Bengaluru,:The outcome of 2018 general elections in the state has again been a repeat of 2008 results wherein also the voters preferred a fractured...
Bengaluru,:The outcome of 2018 general elections in the state has again been a repeat of 2008 results wherein also the voters preferred a fractured verdict. Even ten years back the situation was almost similar but for half a dozen candidates making it and coming to the rescue of the Bharatiya Janata Party.
Karnataka continues to adhere to its electoral history of voting out the party in power since 1989. At the same time the Bharatiya Janata Party has now created new history as it is again for the first time that the same party governments are in the state and centre.
The floor test for deciding the majority of the party in power has been scheduled on Saturday 19 May by the Supreme Court when reports last came in.
All these things look rosy to hear about but what about the perennial woe the saffron party continues to undergo for not being able to muster comfortable majority on its own? Well there are not just one or two but multiple reasons for the same.
On the face of it BS Yeddyurappa appears to be all powerful BJP leader belonging to the significantly numerical and major dominant Lingayat community. He also happens to be the only leader at present acceptable to all the communities.
But at the same time you have Vokkaligas who constitute another socially forward community almost on par with Lingayats while Kurubas or shepherds caste to which Siddaramaiah belongs to have emerged as a major political force. The Kurubas are also the largest in numbers among the backward communities.
Lingayats have been anti Congress since 1969 when the Indian National Congress split into R and O groups. They have been the backbone of Congress (Organisation) or Samstha Congress since inception. They switched their loyalty towards Janata Party when Congress (O) merged with it in 1977 and to Janata Dal later.
Once Bharatiya Janata Party came into being after the failed experiment of Janata Pariwar in the centre the Lingayats slowly started tilting towards it and in a matter of few decades became a bastion of the party.
So in that way BJP triumphing in Mumbai and Hyderabad Karnataka regions of the Northern Karnataka is no big surprise. Thanks to the decisive politics of Siddaramaiah in dividing the community over the Veerashiva-Lingayat separate minority religion status and over appeasement of AHINDA communities the results were as expected.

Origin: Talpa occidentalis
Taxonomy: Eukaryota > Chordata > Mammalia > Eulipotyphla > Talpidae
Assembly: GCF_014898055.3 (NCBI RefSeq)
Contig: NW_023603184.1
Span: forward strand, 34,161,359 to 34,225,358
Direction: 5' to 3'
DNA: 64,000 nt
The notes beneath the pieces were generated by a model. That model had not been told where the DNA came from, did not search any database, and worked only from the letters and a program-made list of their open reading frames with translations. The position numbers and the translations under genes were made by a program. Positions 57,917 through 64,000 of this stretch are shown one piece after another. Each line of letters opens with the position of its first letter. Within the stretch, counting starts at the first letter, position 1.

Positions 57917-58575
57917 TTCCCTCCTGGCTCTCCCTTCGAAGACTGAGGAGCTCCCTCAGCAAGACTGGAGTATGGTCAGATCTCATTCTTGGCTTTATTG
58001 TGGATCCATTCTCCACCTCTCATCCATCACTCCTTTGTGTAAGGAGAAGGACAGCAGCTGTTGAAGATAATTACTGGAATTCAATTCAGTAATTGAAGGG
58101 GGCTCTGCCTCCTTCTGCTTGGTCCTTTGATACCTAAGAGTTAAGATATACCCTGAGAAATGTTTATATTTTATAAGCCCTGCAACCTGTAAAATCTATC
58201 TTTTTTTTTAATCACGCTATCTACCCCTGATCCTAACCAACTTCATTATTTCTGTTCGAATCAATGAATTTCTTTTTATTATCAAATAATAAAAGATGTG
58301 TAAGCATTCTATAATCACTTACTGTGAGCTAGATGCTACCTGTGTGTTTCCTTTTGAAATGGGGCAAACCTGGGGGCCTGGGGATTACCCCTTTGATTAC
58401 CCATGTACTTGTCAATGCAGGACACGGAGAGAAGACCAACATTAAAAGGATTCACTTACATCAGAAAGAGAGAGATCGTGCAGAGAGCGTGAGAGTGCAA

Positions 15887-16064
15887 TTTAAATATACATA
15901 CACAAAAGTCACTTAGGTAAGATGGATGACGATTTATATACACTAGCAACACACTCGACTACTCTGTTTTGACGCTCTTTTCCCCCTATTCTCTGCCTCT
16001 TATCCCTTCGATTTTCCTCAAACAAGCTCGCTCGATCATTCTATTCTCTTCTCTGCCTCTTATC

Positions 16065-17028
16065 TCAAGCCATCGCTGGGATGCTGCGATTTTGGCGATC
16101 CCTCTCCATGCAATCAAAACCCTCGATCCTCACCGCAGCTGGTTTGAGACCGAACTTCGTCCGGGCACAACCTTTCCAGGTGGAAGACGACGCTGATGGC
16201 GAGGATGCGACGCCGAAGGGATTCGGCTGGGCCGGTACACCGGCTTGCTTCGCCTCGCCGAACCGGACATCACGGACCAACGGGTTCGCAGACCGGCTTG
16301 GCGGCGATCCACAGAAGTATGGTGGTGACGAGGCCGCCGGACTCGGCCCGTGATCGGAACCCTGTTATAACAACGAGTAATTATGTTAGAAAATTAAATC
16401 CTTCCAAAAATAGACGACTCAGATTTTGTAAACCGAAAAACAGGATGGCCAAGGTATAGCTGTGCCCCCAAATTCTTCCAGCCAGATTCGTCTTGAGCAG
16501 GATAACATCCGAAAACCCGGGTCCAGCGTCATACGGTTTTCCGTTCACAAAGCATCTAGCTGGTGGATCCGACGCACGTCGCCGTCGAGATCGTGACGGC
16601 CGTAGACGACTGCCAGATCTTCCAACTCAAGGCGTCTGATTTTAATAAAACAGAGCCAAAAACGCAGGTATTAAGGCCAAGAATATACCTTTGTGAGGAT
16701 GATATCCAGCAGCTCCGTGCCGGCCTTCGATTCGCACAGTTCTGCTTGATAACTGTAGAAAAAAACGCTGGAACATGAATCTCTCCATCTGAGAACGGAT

Along with the Northern region even Central and Coastal belts favored the BJP in a big way. Then where did it fail? The party looked overconfident in Bengaluru city and rural where there are 28 constituencies. Thanks to the apathy of net savvy Bengalureans who are more active to react on flimsy issues never thought it as their duty to come and vote.
The dip in polling percentage as low as 48 on an average was enough for the Congress to turn emerge victorious in most of the seats while the Janata Dal Secular which was assumed to be written off managed to snatch a couple of seats.
Apart from Bengaluru the whole of old Mysuru region looked like the BJP handing it over to the JDS and Congress. Perhaps the homework of the party in both these areas made it stumble like never before leading to the present uncertain situation.
Just like Prime Minister Narendra Modi's last minute whirlwind tour across the state helped the wave swinging towards the party perhaps a road show in Bengaluru could have made a big difference in the results.
Unlike Gujarat where the urban areas are out and out for the BJP and the rural areas the other way round for the Congress there's nothing like that situation in the state. On the other hand the BJP has been successful enough in penetrating deep into the rural pockets of the state as well.
Though SM Krishna joined the party it didn't make any impact on the whole of old Mysuru region forget Mandya, his home district which returned all the seven seats to the JDS. If the party had made best use of his services and entrusted the responsibility of winning in a minimum of dozen seats the party would have been a beneficiary in at least a handful of them.
The tussle between BS Yeddyurappa with HN Ananthkumar, BL Santosh, Phralhad Joshi, KS EShwarappa among many others who don't see eye to eye had the disastrous effect on seat distribution.
If BS Yeddyurappa did what not to ensure the maximum number of tickets to all those with him in his KJP the others saw that whomever they preferred also got them in equal numbers. But as an immediate effect the party became a casualty in the process.
As it's high time for the party to gear up for the ensuing general elections to the Lok Sabha next year it's also equally important to ensure that the same blunders don't continue to persist.